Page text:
WASHINGTON (Reuters) - The Trump administration does not want to reform an internet surveillance law to address privacy concerns, a White House official told Reuters on Wednesday, saying it is needed to protect national security.
The announcement could put President Donald Trump on a collision course with Congress, where some Republicans and Democrats have advocated curtailing the Foreign Intelligence Surveillance Act, or FISA, parts of which are due to expire at the end of the year.
“We support the clean reauthorisation and the administration believes it’s necessary to protect the security of the nation,” the official said on condition of anonymity.
The FISA law has been criticized by privacy and civil liberties advocates as allowing broad, intrusive spying. It gained renewed attention following the 2013 disclosures by former National Security Agency contractor Edward Snowden that the agency carried out widespread monitoring of emails and other electronic communications.
Portions of the law, including a provision known as Section 702, will expire on Dec. 31 unless Congress reauthorises them.
Section 702 enables two internet surveillance programs called Prism and Upstream, classified details of which were revealed by Snowden.
Prism gathers messaging data from Alphabet Inc’s Google (GOOGL.O) , Facebook Inc (FB.O) , Microsoft Corp (MSFT.O), Apple Inc (AAPL.O) and other major tech companies that is sent to and from a foreign target under surveillance. Upstream allows the NSA to copy Web traffic flowing along the “internet backbone” located inside the United States and search that data.
U.S. intelligence officials say the programs are vital to national security.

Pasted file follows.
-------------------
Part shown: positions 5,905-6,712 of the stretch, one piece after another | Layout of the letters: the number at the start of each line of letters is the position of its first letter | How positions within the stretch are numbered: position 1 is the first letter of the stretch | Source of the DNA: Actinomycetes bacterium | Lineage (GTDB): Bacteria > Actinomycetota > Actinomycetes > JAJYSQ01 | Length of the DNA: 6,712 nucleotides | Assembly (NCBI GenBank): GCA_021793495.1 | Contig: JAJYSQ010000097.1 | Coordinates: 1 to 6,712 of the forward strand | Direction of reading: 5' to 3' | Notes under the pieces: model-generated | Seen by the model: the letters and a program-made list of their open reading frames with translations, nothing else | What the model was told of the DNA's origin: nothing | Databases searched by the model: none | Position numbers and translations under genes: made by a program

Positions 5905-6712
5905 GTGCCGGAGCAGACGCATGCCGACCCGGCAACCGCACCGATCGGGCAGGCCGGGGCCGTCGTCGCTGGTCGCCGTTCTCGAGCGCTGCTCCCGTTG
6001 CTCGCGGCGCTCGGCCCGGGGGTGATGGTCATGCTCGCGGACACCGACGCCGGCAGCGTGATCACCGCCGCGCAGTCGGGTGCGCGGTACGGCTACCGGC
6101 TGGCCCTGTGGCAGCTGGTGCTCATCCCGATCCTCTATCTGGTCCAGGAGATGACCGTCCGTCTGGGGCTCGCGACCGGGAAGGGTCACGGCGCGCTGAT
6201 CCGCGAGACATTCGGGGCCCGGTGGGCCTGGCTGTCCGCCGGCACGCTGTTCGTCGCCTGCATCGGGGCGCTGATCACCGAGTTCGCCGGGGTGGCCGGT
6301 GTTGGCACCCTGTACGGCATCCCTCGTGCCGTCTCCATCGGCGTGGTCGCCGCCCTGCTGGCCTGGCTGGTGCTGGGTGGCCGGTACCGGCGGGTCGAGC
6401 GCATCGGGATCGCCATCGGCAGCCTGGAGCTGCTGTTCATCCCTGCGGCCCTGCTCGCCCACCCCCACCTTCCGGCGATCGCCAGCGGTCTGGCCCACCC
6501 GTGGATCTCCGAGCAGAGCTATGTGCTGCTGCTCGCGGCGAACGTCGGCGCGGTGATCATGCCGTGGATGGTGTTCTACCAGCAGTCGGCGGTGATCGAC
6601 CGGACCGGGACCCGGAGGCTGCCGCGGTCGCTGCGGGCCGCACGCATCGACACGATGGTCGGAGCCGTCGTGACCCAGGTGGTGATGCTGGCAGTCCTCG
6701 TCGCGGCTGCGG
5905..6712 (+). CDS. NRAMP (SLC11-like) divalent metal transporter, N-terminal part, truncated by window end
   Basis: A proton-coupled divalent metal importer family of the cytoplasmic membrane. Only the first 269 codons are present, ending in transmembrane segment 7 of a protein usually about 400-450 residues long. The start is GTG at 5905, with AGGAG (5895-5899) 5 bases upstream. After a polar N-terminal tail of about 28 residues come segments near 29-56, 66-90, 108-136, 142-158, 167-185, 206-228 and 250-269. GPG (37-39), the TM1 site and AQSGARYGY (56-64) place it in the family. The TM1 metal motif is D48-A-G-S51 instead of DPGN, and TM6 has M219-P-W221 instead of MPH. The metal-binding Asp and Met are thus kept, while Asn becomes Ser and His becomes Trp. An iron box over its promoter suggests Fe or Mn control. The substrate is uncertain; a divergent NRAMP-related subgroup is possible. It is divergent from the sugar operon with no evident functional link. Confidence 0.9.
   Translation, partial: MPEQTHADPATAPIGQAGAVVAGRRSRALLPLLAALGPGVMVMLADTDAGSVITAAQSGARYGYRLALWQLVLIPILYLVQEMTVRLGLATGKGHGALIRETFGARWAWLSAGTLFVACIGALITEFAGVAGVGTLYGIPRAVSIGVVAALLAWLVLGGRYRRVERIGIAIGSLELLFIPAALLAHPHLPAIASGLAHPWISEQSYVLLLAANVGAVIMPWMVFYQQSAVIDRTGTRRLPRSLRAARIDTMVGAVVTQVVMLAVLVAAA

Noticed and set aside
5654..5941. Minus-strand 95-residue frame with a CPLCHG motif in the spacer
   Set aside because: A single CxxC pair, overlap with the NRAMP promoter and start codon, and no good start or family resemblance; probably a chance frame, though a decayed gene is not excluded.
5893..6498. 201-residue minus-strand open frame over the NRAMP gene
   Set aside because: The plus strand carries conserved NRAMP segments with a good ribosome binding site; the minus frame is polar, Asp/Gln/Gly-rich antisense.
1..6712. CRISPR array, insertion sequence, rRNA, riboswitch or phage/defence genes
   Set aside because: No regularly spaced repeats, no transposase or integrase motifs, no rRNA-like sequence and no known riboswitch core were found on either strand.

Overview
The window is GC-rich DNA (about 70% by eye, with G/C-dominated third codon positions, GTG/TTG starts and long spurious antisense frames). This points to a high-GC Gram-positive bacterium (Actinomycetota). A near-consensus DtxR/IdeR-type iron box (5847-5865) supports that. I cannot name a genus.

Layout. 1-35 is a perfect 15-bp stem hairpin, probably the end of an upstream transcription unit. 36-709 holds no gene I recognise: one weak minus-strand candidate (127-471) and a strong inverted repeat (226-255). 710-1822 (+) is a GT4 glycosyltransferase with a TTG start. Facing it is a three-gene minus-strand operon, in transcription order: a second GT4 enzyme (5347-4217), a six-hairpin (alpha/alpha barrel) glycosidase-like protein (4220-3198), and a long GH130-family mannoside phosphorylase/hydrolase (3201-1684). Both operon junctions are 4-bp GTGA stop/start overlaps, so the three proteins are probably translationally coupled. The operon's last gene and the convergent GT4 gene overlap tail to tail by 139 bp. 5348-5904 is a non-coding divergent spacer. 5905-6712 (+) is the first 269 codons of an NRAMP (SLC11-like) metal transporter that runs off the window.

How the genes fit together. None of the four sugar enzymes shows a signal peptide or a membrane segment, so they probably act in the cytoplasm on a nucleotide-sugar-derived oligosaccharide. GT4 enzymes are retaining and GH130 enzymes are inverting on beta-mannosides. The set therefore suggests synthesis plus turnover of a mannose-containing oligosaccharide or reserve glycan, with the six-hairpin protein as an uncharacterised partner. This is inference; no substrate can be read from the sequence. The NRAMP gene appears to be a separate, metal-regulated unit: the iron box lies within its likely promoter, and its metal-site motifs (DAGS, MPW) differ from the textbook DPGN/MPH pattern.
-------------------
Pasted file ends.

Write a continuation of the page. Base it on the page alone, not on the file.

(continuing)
Democratic and Republican lawmakers have said reforms to Section 702 are needed, in part to ensure the privacy protections on Americans are not violated. The U.S. House of Representatives’ Judiciary Committee met Wednesday to discuss possible changes to the law.
Though FISA is intended to govern spy programs intended for foreigners, an unknown amount of communications belonging to Americans are also collected due to a range of technical and practical reasons.
Such collection has been defended by U.S. intelligence agencies as “incidental,” but privacy groups have said it allows for backdoor seizures of U.S. data without proper judicial oversight and could impact thousands or millions of Americans.
For years lawmakers have sought an estimate on how many Americans are caught in the crosshairs of the foreign intelligence programs, saying it is necessary to consider changes to Section 702.
On Tuesday former Senator Dan Coats, Trump’s nominee for director of national intelligence, told a Senate panel he would “do everything I can” to publicly disclose such a figure before the law’s expiration, though he stopped short of guaranteeing it.
Section 702, he added, was the “crown jewels” of the intelligence community.
Reporting by Steve Holland and Dustin Volz, writing by Dustin Volz; Editing by Andrew Hay and Alistair Bell